stalking jack the ripper review

Stalking Jack the Ripper – Rant Review

 

Audrey Rose has everything that a high society sophisticated lady needs. A wealthy father, loving brother and a full life of privilege and connections. Except for the fact that she would rather spend her time cutting open a dead body than trying on new gowns. And now with a serial killer on the loose Audrey Rose will find that her desire for the truth will cost her a lot more than just her image.

The 2016 book Stalking Jack the Ripper by Kerri Maniscalco was an instant want for me as soon as I heard the synopsis. Jack the Ripper, darkness, mystery and a strong female lead that defies society, perfect right? Add all the hyped reviews on top of that and you have a very excited me. So as soon as I had the option to pick this book up I was all over it, but despite the incredible synopsis and hype, I was left bitterly disappointed.

Famous serial killer, brutal murders, and a big mystery. Sounds like an awesome fast paced book right? Wrong. Now slow paced mysteries can be fun and intriguing but in Stalking Jack the Rippers case, I just found it boring. The whole case seemed to move unbearably slow, I found myself pushing through each page hoping for a satisfactory development, but very little came. Now I understand that this book was very character focused. We have to follow Audrey’s story and watch as she uncovers more about herself and her life. But the workings of her life and the murders just didn’t work well together for me. I can’t pin point it exactly, maybe it was the fact that I felt as though we spent very little time actually investigating the murders and more time just watching Audrey think about them.

One of the big selling points of this novel was that it’s a strong feminist book with an equally strong female character. This was also my least favourite part of this book. Now Audrey lives in a very tough society for women, and this is highly relevant to the story. But having it mentioned almost every page and shoved down my throat had me gasping for air. As I said it’s very relevant and it’s bound to come up lots through out the story. But it lacked any natural essence and just ended up feeling forced.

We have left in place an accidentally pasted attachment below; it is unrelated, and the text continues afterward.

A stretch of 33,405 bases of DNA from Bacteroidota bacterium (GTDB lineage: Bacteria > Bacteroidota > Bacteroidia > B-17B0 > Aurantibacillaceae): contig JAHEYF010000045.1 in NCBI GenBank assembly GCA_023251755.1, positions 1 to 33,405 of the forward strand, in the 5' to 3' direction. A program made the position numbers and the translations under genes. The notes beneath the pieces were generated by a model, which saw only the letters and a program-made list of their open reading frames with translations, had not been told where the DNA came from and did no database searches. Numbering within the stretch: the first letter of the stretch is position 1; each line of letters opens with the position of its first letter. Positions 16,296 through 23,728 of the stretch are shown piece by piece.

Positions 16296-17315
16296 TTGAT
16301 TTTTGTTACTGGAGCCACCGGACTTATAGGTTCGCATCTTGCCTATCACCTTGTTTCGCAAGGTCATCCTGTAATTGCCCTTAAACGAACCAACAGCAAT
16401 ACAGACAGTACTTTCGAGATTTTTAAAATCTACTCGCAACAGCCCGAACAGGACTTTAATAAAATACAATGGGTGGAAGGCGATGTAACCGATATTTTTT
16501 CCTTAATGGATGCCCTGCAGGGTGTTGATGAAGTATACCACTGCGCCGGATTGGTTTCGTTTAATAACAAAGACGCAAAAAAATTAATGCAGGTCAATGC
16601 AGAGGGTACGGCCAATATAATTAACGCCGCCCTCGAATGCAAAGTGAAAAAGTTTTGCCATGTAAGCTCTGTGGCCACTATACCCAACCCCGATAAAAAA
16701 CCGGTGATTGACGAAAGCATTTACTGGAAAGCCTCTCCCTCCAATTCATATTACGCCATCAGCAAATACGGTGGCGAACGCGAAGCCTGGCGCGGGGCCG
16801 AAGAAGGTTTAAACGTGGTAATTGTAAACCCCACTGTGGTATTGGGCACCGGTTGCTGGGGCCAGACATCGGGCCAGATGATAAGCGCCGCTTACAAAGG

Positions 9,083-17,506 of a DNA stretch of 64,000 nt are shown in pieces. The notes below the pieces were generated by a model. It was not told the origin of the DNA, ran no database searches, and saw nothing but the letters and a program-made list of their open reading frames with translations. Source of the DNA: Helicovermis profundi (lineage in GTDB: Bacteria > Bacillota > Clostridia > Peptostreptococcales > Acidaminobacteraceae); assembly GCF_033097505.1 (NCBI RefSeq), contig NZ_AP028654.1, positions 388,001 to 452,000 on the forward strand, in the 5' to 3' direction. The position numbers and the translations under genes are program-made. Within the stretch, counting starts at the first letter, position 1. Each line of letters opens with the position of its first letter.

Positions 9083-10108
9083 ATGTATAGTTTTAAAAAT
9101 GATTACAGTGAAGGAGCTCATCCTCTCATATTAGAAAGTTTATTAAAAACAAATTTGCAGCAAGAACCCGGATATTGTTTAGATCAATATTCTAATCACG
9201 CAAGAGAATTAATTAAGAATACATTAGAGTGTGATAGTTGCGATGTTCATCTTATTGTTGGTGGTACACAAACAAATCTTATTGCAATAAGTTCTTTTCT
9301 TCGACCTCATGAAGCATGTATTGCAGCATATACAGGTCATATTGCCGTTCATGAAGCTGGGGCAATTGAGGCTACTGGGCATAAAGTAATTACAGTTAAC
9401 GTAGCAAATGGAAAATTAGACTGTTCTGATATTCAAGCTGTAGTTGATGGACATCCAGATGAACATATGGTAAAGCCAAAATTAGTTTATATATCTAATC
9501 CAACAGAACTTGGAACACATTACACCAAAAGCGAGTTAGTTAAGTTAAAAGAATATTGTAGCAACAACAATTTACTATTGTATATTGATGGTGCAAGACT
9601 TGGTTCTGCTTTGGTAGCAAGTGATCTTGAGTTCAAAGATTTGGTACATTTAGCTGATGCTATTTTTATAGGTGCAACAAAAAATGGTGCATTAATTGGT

Even though this book talks greatly about the strength of women, there are virtually no women. I think there are only three women in this book that are fully fleshed out characters (correct me if I’m wrong). And two of those women are virtually non-existence. Audrey is surrounded by men, which once again is relevant to feminist theme. But I found that our strong protagonist actually did very little other than stumble around and claim that she was incredibly smart. In fact, this entire book seemed to be driven by male characters and their decisions. Which left me wondering what part of this book was supposed to make me feel empowered?

Despite all this, I found Kerri Maniscalco’s depiction of Jack the Ripper both interesting and imaginative. Her research into the times and case was both obvious and impressive. And the way she gave more life to the victims of Jack the Ripper was touching. The mystery was clear and concise which as someone who sometimes gets distracted, I appreciate heavily.

Overall I was fairly disappointed with Stalking Jack the Ripper. Some parts of this book almost seem like a selling strategy instead of a naturally written story. I will not be continuing on with this series but would be happy to give Kerri Maniscalco’s books another chance in the future.

 

You can purchase Stalking Jack the Ripper with free shipping here.

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